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According to an October 25 news release, “Adidas does not tolerate anti-Semitism and any other form of hate speech … The company has decided to immediately terminate the partnership with Yeh.” The statement outlines a principled and admirable stance against anti-Semitism shown by the rapper, formerly known as Kanye West, after his anti-Semitic tweet on October 10.
Yet Adidas waited much longer than other companies to break ties with Ye. Even Ye’s own talent agency ousted him before Adidas. In fact, adidas took it so long that you taunted them 16 October attendance On the Drink Champs podcast, “I can say anti-Semitic things, and Adidas can’t leave me. Now what? Now what?”
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Adidas faced particular pressure to drop Ye because of its dark past. Adidas, a German company founded by a former member of the Nazi Party, had a particularly strong reason to leave Yeh earlier than other companies. adidas faced rising pressure from the Anti-Defamation League and other To leave the organizations in view of their Nazi past. A Change.org petition set up by the Campaign Against Antisemitism urging Adidas to break ties with Ye had collected 169,100 signatures as of October 25.
Yet Adidas refused to drop Ye until all the other companies abandoned it. Instead of getting ahead of the problem and dropping Yeh immediately after his October 10th anti-Semitic tweet, or even Adidas’s October 16th taunt, the company was embarrassed and to cut its ties with Yeh. put pressure on As a result, Adidas severely damaged its brand, damaging its reputation among anyone who opposed anti-Semitism.
What explains the poor decision making by the adidas leadership? This is a classic case of the ostrich effect: a dangerous judgment error where our brains refuse to accept negative information about reality. It is named after the mythological belief that ostriches bury their heads in the sand at a signal of danger. The ostrich effect is a type of cognitive bias, one of many mental blind spots that affect decision-making in all life areas, from the future of work to mental fitness.
Adidas’s leadership buried its head in the sand. It refused to acknowledge the damage it caused to its brand by anti-Semitic sentiment, as well as its former bad behavior such as wearing the model’s “White Lives Matter” T-shirt in early October.
In professional settings this kind of rejection happens more often than you might think. A four-year study of 286 organizations that had fired their CEOs found that 23% were fired for denying reality, meaning a refusal to recognize negative facts about their organization. Doing. Other research shows that professionals at all levels suffer from a tendency to deny uncomfortable facts.
Adidas’ denial likely stems from a cognitive bias known as the Sunk Cost Fallacy. According to the Adidas statement, the termination of the contract is “expected to have a short-term negative impact of up to €250 million on the company’s net income in 2022, given the high seasonality of the fourth quarter.” Presumably, the impact will be much greater in 2023, at least more than half a billion.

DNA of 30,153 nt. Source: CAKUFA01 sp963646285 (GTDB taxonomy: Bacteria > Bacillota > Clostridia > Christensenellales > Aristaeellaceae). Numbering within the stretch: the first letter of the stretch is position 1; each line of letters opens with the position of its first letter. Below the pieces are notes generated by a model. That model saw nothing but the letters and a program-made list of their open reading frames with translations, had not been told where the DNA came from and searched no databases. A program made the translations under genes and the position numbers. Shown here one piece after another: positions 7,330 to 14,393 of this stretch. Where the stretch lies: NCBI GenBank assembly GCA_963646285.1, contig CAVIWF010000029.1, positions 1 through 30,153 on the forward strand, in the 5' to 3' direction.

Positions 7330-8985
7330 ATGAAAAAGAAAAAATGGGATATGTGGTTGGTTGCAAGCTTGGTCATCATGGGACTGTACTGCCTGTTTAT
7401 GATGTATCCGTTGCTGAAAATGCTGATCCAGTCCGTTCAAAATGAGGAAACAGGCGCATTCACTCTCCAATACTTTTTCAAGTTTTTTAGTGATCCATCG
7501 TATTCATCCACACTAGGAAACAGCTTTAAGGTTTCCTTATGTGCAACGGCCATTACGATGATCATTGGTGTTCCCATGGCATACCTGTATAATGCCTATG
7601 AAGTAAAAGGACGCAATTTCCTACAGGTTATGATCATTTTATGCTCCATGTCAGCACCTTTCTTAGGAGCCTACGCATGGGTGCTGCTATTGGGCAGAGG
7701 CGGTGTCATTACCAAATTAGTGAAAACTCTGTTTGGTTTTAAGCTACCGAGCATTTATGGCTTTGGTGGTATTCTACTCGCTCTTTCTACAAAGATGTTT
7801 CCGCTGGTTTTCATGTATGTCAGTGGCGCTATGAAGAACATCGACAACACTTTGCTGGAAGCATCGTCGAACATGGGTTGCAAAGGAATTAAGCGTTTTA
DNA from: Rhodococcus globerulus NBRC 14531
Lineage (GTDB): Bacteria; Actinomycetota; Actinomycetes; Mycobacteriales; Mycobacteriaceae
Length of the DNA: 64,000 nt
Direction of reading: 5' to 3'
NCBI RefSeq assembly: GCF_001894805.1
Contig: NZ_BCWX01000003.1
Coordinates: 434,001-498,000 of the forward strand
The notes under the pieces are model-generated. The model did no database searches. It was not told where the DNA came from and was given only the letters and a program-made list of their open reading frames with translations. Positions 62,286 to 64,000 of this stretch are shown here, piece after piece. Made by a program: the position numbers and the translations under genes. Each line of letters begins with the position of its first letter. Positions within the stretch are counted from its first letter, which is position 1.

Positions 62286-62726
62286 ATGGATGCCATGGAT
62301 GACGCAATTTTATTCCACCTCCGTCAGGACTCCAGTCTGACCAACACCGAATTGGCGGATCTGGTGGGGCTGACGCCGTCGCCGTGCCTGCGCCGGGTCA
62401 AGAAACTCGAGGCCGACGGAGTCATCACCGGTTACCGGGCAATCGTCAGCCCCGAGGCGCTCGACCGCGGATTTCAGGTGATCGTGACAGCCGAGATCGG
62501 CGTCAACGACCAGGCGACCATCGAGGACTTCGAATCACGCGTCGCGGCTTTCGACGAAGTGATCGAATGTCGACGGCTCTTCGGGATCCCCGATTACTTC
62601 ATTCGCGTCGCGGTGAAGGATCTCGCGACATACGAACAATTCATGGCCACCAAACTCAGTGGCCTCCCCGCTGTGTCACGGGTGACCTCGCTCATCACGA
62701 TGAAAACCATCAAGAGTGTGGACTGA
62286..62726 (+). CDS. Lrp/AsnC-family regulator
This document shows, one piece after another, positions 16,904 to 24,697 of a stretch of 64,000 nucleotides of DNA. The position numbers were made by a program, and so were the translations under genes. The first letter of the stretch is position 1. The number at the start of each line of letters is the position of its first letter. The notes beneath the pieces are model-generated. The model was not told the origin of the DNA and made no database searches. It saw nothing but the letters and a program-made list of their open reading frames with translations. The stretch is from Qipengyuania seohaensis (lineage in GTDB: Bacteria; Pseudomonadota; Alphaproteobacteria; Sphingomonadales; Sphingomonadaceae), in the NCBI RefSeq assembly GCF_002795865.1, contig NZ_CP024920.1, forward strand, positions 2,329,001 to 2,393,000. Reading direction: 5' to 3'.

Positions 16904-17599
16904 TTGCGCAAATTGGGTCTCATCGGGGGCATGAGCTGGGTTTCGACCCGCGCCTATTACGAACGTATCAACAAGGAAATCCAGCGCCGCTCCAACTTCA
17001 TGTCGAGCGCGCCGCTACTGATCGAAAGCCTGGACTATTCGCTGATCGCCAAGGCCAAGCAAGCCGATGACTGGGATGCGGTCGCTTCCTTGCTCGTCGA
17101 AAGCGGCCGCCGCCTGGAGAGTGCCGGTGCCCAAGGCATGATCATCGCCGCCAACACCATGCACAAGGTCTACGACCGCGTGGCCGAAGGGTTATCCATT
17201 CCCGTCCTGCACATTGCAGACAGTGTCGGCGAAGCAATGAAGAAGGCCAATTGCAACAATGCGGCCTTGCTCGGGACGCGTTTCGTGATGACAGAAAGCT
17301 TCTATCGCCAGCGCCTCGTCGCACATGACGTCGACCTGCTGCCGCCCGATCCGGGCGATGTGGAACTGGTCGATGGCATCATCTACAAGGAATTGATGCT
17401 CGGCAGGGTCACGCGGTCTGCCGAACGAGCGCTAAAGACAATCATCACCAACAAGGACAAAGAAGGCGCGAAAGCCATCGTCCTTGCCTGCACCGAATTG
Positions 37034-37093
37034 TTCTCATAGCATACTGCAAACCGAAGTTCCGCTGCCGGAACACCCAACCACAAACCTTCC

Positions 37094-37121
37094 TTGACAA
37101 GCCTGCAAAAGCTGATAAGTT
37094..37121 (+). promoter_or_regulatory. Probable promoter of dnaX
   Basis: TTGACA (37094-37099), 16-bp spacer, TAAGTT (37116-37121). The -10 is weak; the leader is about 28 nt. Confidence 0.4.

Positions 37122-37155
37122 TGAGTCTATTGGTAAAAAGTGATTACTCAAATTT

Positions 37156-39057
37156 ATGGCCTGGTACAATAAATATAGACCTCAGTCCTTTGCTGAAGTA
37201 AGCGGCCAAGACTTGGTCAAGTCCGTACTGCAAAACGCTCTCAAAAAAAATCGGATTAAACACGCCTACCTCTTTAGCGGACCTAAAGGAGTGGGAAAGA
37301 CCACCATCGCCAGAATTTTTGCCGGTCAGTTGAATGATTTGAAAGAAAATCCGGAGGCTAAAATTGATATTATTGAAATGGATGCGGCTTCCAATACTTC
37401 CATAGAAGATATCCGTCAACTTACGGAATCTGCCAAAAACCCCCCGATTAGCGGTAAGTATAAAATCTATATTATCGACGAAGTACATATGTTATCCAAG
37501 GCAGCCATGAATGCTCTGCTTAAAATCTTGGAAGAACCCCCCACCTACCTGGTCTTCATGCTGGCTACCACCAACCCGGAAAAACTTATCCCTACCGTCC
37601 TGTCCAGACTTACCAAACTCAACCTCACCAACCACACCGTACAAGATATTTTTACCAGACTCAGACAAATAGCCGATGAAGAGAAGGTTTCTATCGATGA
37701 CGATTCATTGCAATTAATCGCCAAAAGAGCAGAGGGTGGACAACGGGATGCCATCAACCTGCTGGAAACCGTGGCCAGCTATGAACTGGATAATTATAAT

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The partnership with Ye has a long history dating back to 2013 when the company signed its brand away from rival Nike. In 2016, Adidas further expanded its relationship with the rapper, calling it “the most significant partnership ever between a non-athlete and an athletic brand”.
In other words, Adidas invested a lot of money and reputation in its relationship with Ye. This kind of investment makes our mind feel strongly connected to those resources, and throws the good money after the bad.
You’ll notice that this often happens in major projects that are doing poorly, such as Meta’s Metaverse project. Several high-profile industry figures recently criticized Mark Zuckerberg’s efforts. That includes Palmer Luckey, the founder of VR headset startup Oculus, which Meta acquired in 2014 for $2 billion. “I don’t think it’s a good product,” Luckey said, regarding Horizon Worlds, Meta’s main Metaverse product. He called it a “project car”, a fancy automobile that the owner spends a lot of money on as a hobby. So far, Facebook’s shift to building the Metaverse has been costly, with the company losing $10 billion on it last year, and Wall Street analysts expect it to lose more than $10 billion again this year. .
Likewise, you’ll see sunken costs in major relationships. It could range from marriages that lasted longer than the partnerships between Adidas and Yeh.
The final cognitive bias relevant here is called hyperbolic relaxation. The term describes our brain’s focus on the short-term, highly visible consequences of the more important and less visible long-term ones. Adidas didn’t want to take the short-term financial hit to its bottom line by breaking up with Ye. However, Adidas failed to do so by failing to give enough weight to its brand to cause long-term damage.
Short-term financial damage is highly visible and painful, while long-term brand damage is much less visible and less painful. Yet realistically, this kind of brand damage is more important to Adidas’ long-term success.
In my counseling, I’ve seen many executives grapple with the same three mental blind spots when they confront top performers who engage in bad behavior, ranging from profanity to sexual harassment and discrimination. Leaders deny that this is because they have invested so much in a top performer, be it a star salesperson or a top data scientist, and they do not consider the long-term consequences of the organization’s culture and employee morale.
In fact, it’s easy for anyone to fall for these three cognitive biases when someone you value misbehaves. Fortunately, be forewarned: Knowing about these three mental blind spots means you can pay attention to these problems in your professional and personal life.